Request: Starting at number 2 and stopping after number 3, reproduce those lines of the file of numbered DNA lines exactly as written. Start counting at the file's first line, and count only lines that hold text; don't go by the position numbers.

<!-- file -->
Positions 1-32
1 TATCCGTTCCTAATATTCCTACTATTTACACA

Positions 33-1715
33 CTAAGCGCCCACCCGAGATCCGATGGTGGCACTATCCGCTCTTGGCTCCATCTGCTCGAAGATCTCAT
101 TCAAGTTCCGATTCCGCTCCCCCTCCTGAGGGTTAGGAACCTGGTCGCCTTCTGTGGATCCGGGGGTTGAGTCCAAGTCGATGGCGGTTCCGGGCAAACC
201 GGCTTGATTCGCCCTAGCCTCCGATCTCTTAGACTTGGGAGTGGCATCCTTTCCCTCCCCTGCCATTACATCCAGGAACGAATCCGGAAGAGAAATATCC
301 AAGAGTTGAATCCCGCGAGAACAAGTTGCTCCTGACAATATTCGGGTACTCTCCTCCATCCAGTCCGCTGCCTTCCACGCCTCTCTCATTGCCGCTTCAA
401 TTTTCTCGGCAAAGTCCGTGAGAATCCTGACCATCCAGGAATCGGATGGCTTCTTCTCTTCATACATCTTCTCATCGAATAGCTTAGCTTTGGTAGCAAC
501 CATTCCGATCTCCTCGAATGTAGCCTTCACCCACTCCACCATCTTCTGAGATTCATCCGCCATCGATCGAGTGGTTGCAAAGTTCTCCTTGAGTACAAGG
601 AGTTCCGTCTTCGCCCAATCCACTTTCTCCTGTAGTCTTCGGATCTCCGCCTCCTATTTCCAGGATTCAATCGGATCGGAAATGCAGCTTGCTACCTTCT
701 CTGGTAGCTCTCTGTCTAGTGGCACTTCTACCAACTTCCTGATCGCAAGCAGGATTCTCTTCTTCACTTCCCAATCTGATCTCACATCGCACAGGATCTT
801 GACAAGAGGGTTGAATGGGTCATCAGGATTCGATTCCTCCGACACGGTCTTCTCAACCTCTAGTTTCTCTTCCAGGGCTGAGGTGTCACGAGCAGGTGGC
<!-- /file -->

1 TATCCGTTCCTAATATTCCTACTATTTACACA

Positions 33-1715